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Taoiseach: 'JobPath may not be needed in the future'

Concerns have been raised about the repeat fees being paid to the companies operating the Jobpath programme.

Image: Sam Boal

TAOISEACH LEO VARADKAR has indicated that the JobPath employment activation scheme might not be needed in the future. 

JobPath is an employment activation service provided to people who have been on the live register for more than 12 months and are trying to secure and sustain full-time paid employment or self-employment.

Last month it was revealed that the private companies contracted by the State to run the scheme, are entitled to €3,718 for every jobseeker that gains sustained employment for one year through the JobPath scheme. 

Department officials told the Oireachtas Public Accounts Committee today that the two private companies employed by the State, Turas Nua and Seetec, have received €75.7 million and €73.3 million respectively.

The committee was also told that about 190,000 people have gone through the scheme. However, controversy has surrounded the scheme in recent years, with some concerns raised about repeat fees being paid to the companies operating the Jobpath programme.

The Taoiseach faced questions this week about whether the scheme was value for money for the taxpayer.

Independent TD Thomas Pringle said 39,603 jobseekers were referred to JobPath in the period from July 2015 to June 2016.

In those two years, 8,340 people gained employment, a success rate of 25%.

“Those who gained full-time employment amounted to 6,111 people or 18% of the total figure, while those who gained part-time employment made up 4% of the total. When one looks closely and measures the chances of someone gaining full-time employment under JobPath as opposed to of their own accord, the numbers are very interesting,” he said, adding:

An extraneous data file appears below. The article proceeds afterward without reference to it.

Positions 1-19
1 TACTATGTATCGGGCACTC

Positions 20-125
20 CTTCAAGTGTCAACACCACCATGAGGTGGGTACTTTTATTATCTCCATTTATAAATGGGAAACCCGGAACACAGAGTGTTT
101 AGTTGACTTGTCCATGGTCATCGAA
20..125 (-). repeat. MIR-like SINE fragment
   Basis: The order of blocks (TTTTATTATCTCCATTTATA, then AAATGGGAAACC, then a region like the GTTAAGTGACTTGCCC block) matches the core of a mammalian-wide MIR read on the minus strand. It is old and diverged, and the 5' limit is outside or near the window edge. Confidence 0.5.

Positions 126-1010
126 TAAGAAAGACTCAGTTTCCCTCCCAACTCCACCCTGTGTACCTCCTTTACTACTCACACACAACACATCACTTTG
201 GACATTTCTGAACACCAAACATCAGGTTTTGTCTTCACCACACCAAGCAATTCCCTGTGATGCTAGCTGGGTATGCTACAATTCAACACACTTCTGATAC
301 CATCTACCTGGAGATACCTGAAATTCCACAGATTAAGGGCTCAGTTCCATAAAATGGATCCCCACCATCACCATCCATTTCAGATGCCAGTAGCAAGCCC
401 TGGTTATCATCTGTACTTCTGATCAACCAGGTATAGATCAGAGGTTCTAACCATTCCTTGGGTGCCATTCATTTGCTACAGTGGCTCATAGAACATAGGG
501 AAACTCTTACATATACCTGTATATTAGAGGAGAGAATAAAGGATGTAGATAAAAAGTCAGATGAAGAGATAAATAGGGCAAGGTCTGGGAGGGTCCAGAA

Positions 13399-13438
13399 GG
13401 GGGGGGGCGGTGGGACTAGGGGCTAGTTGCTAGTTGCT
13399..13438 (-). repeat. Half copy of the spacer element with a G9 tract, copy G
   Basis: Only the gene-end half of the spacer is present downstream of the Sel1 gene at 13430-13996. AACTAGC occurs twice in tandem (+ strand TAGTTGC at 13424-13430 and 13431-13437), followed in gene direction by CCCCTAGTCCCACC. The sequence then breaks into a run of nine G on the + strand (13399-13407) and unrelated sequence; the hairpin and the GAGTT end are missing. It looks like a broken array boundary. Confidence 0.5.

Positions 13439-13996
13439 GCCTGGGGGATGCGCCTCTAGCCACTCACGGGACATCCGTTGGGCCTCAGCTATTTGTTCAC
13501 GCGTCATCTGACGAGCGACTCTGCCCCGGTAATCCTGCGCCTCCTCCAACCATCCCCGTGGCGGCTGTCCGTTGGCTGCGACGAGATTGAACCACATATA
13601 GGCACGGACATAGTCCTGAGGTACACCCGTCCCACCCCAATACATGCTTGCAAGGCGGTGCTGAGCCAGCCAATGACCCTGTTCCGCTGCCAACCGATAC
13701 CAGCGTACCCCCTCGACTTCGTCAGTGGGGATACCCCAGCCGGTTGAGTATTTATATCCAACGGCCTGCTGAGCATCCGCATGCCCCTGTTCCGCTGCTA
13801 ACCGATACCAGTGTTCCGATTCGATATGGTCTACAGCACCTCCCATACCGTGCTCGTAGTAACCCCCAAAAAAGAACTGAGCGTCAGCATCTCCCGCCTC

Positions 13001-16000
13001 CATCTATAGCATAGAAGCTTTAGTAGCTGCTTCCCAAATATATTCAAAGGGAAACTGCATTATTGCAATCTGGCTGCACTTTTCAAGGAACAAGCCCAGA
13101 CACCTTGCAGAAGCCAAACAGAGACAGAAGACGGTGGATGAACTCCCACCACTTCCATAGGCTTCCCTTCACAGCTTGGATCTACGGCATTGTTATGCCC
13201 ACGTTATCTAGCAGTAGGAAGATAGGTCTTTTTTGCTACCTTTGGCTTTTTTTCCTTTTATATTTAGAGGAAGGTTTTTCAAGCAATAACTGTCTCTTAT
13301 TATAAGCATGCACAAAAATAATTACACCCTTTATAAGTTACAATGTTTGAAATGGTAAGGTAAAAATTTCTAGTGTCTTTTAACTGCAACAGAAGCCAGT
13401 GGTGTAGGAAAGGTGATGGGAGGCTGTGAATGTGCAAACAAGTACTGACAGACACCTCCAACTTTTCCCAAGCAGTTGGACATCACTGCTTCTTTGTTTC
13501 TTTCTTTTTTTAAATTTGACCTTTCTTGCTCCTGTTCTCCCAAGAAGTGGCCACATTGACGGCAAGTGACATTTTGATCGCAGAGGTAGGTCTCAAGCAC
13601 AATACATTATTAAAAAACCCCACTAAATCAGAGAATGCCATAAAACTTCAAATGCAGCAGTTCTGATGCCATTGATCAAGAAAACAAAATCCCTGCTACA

Why do we continue to pay a private company which has only served to continue the situation of income insecurity for people who the State must subsidise anyway. 

The Taoiseach defended the scheme, but said that more people are working now.

“We are entering a different phase in our economy where we are heading towards full employment so obviously services such as JobPath may not be needed in the future but that is an assessment that the Minister, Deputy Doherty, will have to make,” he said. 

Pringle also raised concerns about the experiences of some people in the programme. Reading a letter into the Dáil record, he said the man is ”so intimidated by the service that he wishes to remain anonymous”.

It reads: I am a client of People 1st and I have found my time there to be a very difficult one. The advisors put a lot of pressure on me. I feel extremely stressed, and made feel worthless. I try very hard to find employment but I can’t seem to get any work. I find my advisor to be very disrespectful, discouraging and not understanding of my circumstances.
Although I have a third level qualification my advisor seems to put across that I am lazy. I have approached the Manager on a few occasions, regarding my complaints however it is not dealt with.

Pringle said the letter aptly describes the direct consequences privatisation has on the State services.

In response, Leo Varadkar said:

I encourage anyone who has a complaint to make to make that complaint to the provider and if he or she is not satisfied with the response, he or she can complain to the Department of Employment Affairs and Social Protection, which will investigate it. 

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